Thursday, December 31, 2020
Mapping the fault line
Unless you live in Belgium (and not even necessarily if you do), you probably don't know who the prime minister of Belgium currently is and what his politics are. Belgian politics are not only very complicated, they are also largely irrelevant for the rest of the world. Meanwhile the Belgians perfectly know who the president of the United States of America currently is, and what his politics are. However, both seen from afar and how they are presented in US media, US politics often appear to be mostly about partisanship, Republicans vs. Democrats. This is quite often where the political fault line is, but not always.
In a two-party political system, each party has a certain interest in at least appearing to be united against the other party. Maybe you have a preference of this wing or that wing of your party over the other, but usually you'd rather have somebody from the "wrong wing" in power rather than somebody from the "wrong party". Thus a lot of Republicans made an effort to appear standing behind Trump for the last 4 years. Sometimes they needed to use weasel words when Trump did something too outrageous, but at least the Republican politicians in power rarely let any opposition they felt to Trump show.
But since the election, the fault line has shifted. It isn't really Democrats vs. Republicans anymore, but rather something like real world vs. fantasy world. And with no Democrats supporting the fantasy that Trump actually won the election, the rift now goes right through the Republican party. And what is interesting is that the actions of the fantasy wing will probably force the real world wing to stop with the weasel words and go on record with that they really believe on January 6.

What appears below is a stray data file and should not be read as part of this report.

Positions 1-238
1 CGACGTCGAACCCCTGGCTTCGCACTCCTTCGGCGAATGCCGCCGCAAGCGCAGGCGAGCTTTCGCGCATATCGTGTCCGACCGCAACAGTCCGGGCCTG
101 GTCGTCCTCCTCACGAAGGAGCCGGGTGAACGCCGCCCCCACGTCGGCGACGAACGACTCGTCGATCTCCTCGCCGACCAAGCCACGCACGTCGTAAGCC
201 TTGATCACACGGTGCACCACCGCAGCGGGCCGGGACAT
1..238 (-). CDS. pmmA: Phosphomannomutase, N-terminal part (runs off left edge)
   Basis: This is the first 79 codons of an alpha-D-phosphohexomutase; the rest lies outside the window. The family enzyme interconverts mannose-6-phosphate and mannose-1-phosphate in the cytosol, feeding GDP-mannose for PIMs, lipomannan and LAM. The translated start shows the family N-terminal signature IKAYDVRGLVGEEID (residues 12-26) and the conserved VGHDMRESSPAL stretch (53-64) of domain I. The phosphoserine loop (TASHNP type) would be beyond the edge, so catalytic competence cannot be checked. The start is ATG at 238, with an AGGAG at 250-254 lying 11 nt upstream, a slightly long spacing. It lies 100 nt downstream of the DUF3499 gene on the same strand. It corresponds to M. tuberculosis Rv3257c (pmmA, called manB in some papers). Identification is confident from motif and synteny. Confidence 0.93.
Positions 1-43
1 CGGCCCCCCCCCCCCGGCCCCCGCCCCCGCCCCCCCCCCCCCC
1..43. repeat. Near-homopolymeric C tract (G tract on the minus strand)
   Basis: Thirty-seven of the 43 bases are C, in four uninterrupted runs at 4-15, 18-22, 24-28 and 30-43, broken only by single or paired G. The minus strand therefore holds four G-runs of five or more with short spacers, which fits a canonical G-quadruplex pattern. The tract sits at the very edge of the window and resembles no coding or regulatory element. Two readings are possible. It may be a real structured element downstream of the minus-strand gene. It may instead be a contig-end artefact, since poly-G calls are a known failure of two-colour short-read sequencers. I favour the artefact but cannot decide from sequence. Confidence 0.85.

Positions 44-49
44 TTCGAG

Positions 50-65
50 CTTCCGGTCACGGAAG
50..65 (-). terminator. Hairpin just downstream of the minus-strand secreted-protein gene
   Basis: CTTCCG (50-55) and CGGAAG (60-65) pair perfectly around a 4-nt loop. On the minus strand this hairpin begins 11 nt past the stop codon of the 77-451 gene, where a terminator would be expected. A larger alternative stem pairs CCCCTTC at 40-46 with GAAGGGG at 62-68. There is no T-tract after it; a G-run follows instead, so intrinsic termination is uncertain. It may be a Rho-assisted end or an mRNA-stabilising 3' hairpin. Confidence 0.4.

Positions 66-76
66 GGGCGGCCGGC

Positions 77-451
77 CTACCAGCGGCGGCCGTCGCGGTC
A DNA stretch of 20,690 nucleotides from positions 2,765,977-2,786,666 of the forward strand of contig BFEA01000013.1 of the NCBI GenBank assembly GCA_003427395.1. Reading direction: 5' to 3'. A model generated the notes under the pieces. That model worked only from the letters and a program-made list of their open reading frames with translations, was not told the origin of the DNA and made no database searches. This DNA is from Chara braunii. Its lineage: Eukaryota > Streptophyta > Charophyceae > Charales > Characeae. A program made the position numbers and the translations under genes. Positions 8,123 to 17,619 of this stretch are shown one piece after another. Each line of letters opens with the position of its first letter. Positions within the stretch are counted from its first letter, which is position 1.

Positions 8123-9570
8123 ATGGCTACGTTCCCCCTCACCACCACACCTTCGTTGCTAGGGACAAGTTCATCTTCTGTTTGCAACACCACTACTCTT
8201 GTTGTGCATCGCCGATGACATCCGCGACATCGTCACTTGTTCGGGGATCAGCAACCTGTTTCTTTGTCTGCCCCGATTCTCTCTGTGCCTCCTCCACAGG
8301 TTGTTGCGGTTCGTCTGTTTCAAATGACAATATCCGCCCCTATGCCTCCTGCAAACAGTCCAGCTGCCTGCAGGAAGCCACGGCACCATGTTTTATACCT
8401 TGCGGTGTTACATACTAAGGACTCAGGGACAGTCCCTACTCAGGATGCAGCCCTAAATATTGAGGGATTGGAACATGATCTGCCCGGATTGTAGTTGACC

Weasel words usually work well for the media. You don't need to say that Trump won the election, you say something like "he has the right to pursue all legal options". That isn't actually a lie, and it won't get you targeted by Trump and his base. Freedom of speech means you can say whatever you want, and be protected at least from legal consequences. However, sometimes you'll find yourself in a situation where your words have legal weight, and you say them under oath or in an official capacity that doesn't leave that much wiggle room. That was pretty funny to watch when looking at the disparity between what the Trump team said in the media about voter fraud, and what they said in legal documents to the courts, where they were under penalty of perjury.
Something very similar applies to votes of members of the U.S. Congress. A vote is binary, yes or no, you can't use fancy weasel words instead, and the vote is on public record. So on January 6, every Democrat in the house and senate will vote to accept Biden's victory in the electoral college, but the Republicans will be split. Each and every one of them will have to decide whether to vote for reality, or whether to vote for Trumpism. And while the outcome of the overall vote is certain, each individual vote will be remembered by the different wings of the Republican party, and will be subject to a lot of insults and attacks. It is pretty certain the the Republicans aren't looking forward to this vote, because it will map the fault line that runs through their party.